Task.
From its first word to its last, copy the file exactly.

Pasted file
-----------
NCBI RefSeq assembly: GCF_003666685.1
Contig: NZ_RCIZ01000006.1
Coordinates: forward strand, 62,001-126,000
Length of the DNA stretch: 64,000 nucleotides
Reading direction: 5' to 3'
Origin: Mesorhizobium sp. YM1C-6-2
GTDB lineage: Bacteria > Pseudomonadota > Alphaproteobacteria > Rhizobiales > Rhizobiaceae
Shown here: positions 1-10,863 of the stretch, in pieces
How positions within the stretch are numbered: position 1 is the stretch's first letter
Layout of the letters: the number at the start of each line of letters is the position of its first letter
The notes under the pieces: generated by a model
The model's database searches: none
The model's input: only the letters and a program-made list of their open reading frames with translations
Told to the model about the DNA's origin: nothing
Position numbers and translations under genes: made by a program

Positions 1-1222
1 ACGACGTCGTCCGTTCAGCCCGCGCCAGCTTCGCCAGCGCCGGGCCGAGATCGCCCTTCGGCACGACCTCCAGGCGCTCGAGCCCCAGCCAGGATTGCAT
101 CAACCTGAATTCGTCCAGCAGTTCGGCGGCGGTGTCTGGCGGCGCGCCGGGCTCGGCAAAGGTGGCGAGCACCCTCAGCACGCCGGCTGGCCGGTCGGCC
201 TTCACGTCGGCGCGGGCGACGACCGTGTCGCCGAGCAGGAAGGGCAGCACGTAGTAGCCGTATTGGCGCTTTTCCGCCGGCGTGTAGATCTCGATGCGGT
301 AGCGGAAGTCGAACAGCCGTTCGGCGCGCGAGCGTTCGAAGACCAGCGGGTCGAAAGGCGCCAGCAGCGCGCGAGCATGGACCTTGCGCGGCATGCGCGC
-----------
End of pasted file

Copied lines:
NCBI RefSeq assembly: GCF_003666685.1
Contig: NZ_RCIZ01000006.1
Coordinates: forward strand, 62,001-126,000
Length of the DNA stretch: 64,000 nucleotides
Reading direction: 5' to 3'
Origin: Mesorhizobium sp. YM1C-6-2
GTDB lineage: Bacteria > Pseudomonadota > Alphaproteobacteria > Rhizobiales > Rhizobiaceae
Shown here: positions 1-10,863 of the stretch, in pieces
How positions within the stretch are numbered: position 1 is the stretch's first letter
Layout of the letters: the number at the start of each line of letters is the position of its first letter
The notes under the pieces: generated by a model
The model's database searches: none
The model's input: only the letters and a program-made list of their open reading frames with translations
Told to the model about the DNA's origin: nothing
Position numbers and translations under genes: made by a program

Positions 1-1222
1 ACGACGTCGTCCGTTCAGCCCGCGCCAGCTTCGCCAGCGCCGGGCCGAGATCGCCCTTCGGCACGACCTCCAGGCGCTCGAGCCCCAGCCAGGATTGCAT
101 CAACCTGAATTCGTCCAGCAGTTCGGCGGCGGTGTCTGGCGGCGCGCCGGGCTCGGCAAAGGTGGCGAGCACCCTCAGCACGCCGGCTGGCCGGTCGGCC
201 TTCACGTCGGCGCGGGCGACGACCGTGTCGCCGAGCAGGAAGGGCAGCACGTAGTAGCCGTATTGGCGCTTTTCCGCCGGCGTGTAGATCTCGATGCGGT
301 AGCGGAAGTCGAACAGCCGTTCGGCGCGCGAGCGTTCGAAGACCAGCGGGTCGAAAGGCGCCAGCAGCGCGCGAGCATGGACCTTGCGCGGCATGCGCGC